We invited the public to ask questions by text, but also by video. And fewer than 1 percent of the people sent in a question by video. However, when you saw the video questions, they were so compelling because you could see the person asking, you could hear that they were from Ohio or wherever, and you felt more of a connection to them.

So . . . we're looking at why weren't there more videos? Is it because it was only two days? Is it because people don't have video cameras, or they don't know how to upload? And so we're kind of looking at what the barriers to entry were on that.

In my eight years of working at USA.gov and having a bird's-eye view of what the public comes to the government for, [money] is the top thing. We call it benefits and grants; they call it "My family wants to start a dry cleaning business, and how do I do that." "I'm doing research and I need money." "I've overspent my credit cards; what do I do." That is a top task of the public in looking at government.

Before new media, there have always been interest groups and lobbyists, and the organized group has a louder voice than the individual. We saw that online, too. And in this particular case, in those two days, the organized group was the "legalize marijuana" community. They brought the question to the top in many categories. So that's an important issue, and it's very important to some people, but is it the top question on the country's mind when it comes to the economy?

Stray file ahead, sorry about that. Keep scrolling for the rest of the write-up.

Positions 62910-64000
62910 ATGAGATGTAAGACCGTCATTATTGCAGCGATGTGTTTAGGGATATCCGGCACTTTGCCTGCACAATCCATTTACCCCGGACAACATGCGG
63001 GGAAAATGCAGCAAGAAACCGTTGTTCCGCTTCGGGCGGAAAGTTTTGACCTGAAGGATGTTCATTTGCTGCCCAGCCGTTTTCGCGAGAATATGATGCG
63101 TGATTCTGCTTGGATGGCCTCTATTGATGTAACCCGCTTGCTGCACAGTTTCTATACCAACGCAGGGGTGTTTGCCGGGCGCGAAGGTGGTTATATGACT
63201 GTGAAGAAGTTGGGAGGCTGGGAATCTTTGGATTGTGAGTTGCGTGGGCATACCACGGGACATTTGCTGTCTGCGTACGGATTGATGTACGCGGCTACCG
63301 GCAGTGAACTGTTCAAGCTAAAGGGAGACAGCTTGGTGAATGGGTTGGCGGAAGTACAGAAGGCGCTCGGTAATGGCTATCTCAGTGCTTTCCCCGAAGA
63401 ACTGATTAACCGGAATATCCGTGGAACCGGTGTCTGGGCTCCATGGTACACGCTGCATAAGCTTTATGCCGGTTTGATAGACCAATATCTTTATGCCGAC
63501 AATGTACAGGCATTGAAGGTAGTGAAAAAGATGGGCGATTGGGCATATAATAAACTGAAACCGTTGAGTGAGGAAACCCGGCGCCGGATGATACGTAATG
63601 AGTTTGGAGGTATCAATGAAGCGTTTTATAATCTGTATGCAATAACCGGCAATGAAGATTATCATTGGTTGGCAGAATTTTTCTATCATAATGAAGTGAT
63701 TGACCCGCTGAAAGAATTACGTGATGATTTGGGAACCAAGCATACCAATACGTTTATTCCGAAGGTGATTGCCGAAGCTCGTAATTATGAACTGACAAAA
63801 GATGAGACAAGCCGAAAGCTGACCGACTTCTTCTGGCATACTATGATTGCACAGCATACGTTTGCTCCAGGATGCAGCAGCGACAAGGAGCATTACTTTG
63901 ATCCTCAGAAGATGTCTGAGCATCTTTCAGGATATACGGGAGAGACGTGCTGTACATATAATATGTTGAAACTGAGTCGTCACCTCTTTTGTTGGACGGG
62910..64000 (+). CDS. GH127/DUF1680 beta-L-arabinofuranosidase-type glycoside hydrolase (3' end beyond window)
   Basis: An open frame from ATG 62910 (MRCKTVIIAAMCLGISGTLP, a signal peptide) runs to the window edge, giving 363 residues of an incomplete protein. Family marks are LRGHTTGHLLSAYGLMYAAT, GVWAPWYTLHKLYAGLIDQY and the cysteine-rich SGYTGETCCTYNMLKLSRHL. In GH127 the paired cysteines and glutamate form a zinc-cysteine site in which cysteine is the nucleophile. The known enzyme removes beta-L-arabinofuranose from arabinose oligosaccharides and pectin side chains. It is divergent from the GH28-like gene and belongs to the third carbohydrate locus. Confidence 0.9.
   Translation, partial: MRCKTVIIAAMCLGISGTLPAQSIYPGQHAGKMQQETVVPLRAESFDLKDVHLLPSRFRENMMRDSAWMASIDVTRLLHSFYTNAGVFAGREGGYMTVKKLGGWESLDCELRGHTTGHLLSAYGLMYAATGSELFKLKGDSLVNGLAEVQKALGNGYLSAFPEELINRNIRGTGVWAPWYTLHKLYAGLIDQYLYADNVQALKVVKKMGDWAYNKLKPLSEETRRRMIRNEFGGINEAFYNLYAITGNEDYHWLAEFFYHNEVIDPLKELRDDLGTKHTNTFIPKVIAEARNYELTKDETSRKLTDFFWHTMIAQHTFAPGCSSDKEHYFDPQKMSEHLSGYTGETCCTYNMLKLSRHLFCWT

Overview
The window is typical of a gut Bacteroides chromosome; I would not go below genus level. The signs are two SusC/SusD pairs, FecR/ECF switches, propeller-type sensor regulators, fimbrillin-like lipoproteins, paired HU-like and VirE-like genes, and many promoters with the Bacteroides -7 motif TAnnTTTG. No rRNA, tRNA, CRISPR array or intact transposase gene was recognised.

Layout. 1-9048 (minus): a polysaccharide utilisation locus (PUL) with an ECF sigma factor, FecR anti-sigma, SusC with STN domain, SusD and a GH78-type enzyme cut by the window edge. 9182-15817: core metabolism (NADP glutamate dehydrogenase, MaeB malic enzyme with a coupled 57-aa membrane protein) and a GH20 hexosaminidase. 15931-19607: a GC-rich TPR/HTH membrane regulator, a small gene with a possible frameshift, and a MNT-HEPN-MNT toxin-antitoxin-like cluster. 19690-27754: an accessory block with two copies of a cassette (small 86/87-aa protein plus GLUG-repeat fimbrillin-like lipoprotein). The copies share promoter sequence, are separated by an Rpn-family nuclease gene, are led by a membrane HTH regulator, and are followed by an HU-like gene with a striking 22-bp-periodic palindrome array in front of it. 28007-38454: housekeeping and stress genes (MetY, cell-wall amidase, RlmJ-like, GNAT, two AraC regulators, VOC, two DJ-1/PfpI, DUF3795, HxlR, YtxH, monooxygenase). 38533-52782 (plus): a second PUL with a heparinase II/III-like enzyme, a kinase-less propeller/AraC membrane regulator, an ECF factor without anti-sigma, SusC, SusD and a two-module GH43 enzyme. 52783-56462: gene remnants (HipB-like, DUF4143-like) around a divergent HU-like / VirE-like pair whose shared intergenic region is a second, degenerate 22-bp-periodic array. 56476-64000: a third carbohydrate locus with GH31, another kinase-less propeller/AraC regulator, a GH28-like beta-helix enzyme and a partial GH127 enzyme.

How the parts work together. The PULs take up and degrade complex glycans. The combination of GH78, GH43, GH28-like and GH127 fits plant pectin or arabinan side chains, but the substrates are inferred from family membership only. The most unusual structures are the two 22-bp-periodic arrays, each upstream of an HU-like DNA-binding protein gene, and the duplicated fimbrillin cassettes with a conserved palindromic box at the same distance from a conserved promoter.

We're thinking, is that a good thing? Is it a bad thing? There are ways from a technology standpoint you could lessen the vote, how much the vote counts, by looking for patterns. If someone searches a certain word and then just votes on every question with that word . . . AARP has a louder voice than I have as an individual.

We got criticized by a few that we made people sign in, in order to vote. They were saying we shouldn't - we should allow anonymous voting. You can argue both sides of that. If there's transparency on the government side, why isn't there transparency on who's voting? So we're looking at that, looking at better ways to moderate through the technology and through the community, and further improvement of the underlying technology design.

On the new media office's four-year plan:

The office had already put content out on YouTube, Vimeo, which is another video-hosting site, and Flickr, a photo-sharing site. [Then] we opened up the White House on Facebook, MySpace and Twitter. We opened it at 1:17 on Friday and by Saturday morning, we had over 100,000 fans on Facebook. This is part of getting content where people are wanting to consume it.

[Addressing] the digital divide, we're not going to get rid of print media, we're not going to get rid of phone. We still have in-person offices. People who don't have computers have cell phones. We should concentrate on mobile. And obviously that's not going to get the whole digital divide, but that's thinking the right way, because worldwide that's what people are doing in the digital divide is going mobile. I know agency Web managers have been looking at how we make our sites more mobile-enabled, and some are doing a better job than others. A huge growth area is mobile.